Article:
While the teaching of phonics is effective, some aspects require more attention. Expectations of which sounds children need to know by when could be even higher.

The mathematics curriculum is well planned and challenging.

Teachers ensure that pupils can add, subtract, multiply and divide accurately. In Year 2, pupils were able to explain the difference between hundreds and thousands.

In science, pupils knew the importance of being precise when planning experiments.

Pupils remembered using 'colourful sweets' to learn about different rock types. In Year 4, they accurately observed and recorded evaporation when learning about the water cycle.

In history, older pupils know the reasons that led to the outbreak of the Second World War.

In art and design, pupils studied the war-torn landscapes of Paul Nash. They were able to explain the senselessness and destruction of war. In geography, pupils used to good effect atlases, globes and the internet to research famous rivers, countries and continents.

Plans for the teaching of reading, mathematics and science identify what to teach in a sensible order, with small logical steps. Leaders are working to ensure that some foundation subjects, such as history and geography, are planned to the same level of detail.

Pupils with special educational needs and/or disabilities do well.

Adults check that pupils understand new words in learning and adapt work to meet their needs.

Leaders work with parents and carers to improve attendance and reduce persistent absence. Leaders recognise that there is still more to do.

They need to ensure that fewer pupils are persistently absent and overall attendance improves.

Governors support the school and know the school strengths and areas for development. Morale throughout the school is high.

Staff say that it is a 'breath of fresh air' to be in a school where there is a strong emphasis on work–life balance.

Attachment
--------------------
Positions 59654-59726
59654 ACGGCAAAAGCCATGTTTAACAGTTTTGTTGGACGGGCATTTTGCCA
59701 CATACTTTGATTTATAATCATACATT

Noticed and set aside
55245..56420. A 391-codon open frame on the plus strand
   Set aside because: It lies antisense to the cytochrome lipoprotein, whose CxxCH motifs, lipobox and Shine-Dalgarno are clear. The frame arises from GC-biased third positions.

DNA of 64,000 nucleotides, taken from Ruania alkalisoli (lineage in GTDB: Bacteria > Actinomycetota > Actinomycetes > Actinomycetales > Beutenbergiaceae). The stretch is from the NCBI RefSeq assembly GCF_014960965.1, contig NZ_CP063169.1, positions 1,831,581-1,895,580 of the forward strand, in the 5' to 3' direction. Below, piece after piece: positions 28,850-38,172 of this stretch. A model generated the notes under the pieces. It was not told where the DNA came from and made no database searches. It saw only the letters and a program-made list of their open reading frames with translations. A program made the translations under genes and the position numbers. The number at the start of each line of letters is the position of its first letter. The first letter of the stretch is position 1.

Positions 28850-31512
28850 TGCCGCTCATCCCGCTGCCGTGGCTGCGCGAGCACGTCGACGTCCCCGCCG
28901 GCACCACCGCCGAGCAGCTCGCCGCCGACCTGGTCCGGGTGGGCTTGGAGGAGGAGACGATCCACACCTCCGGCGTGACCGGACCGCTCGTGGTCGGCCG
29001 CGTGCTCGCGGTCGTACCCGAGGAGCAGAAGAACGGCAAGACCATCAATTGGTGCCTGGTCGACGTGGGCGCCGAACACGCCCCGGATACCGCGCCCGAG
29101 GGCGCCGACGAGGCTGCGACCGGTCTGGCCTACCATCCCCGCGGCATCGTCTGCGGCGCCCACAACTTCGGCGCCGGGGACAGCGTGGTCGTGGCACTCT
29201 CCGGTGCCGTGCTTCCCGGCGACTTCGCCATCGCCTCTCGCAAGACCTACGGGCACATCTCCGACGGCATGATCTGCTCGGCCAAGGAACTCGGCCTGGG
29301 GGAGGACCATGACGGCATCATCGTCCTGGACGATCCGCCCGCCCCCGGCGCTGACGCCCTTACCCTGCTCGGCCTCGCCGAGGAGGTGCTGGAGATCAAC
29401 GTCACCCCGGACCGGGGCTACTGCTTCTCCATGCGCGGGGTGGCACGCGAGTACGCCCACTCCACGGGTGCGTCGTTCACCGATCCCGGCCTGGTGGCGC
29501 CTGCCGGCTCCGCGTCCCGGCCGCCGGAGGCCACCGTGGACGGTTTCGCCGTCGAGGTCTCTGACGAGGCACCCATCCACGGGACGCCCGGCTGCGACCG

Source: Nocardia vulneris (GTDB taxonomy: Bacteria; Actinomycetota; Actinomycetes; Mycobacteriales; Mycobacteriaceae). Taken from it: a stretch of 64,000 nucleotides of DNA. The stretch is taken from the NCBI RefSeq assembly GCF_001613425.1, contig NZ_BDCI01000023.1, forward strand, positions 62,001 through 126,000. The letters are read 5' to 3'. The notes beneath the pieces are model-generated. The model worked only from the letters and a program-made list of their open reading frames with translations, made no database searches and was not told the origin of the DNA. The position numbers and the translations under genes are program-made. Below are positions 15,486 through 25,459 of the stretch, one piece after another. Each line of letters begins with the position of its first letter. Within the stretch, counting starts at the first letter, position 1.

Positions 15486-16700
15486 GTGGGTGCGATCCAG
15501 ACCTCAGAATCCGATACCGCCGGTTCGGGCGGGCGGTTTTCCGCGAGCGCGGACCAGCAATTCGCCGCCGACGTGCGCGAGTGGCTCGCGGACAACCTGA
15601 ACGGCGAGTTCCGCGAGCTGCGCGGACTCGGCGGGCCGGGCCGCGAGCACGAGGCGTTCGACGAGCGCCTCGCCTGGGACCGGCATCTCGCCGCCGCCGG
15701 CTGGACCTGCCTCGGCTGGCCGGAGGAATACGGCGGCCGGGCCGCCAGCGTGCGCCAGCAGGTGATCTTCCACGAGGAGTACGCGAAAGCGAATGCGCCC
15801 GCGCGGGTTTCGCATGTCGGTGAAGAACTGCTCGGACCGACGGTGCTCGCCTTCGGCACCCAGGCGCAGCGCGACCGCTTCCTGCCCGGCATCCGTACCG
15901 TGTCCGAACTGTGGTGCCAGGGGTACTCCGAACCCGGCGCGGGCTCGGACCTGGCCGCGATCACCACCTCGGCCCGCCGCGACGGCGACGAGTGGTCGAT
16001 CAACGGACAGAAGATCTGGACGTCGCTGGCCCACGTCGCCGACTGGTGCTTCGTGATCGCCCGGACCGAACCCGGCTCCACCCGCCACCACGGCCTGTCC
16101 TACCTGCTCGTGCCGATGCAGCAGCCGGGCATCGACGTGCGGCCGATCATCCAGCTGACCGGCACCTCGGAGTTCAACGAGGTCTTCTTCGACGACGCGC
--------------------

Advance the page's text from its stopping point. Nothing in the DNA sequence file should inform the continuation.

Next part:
The arrangements for safeguarding are effective.

There is a strong culture of safeguarding in the school.

This is because leaders and governors take safeguarding seriously. Staff are well trained and know how to keep children safe. Staff have a good understanding of issues that pupils face in the local community.

Pupils say they feel safe and, if they have concerns, staff deal with them quickly and effectively. Pupils know how to keep themselves safe in different situations, such as 'stranger danger'. Leaders have ensured that pupils and their parents know how to keep themselves safe when using the internet.

What does the school need to do to improve?

(Information for the school and appropriate authority)

The school's approach to the teaching of phonics is becoming stronger. Work must continue to ensure it becomes more effective. Leaders need to ensure that teachers have higher expectations of the number of sounds children know by the end of each term.

. Leaders have made sure that reading, mathematics and science are well planned and sequenced. However, this is not the case in all subjects.

Leaders need to continue to improve the planning of some foundation subjects. They need to make sure that the curriculum is consistently planned and sequenced in these subjects too. .

Despite leaders' work with parents, absence and persistent absence remain high for some pupils. As a result, their learning suffers and they do not achieve as well as they could. Leaders need to work more with parents to improve rates of attendance and reduce persistent absence for pupils.

Also at this postcode
Central Coaching and Sports Academy Dainty Little Hands @ Brownmead

  Compare to
nearby schools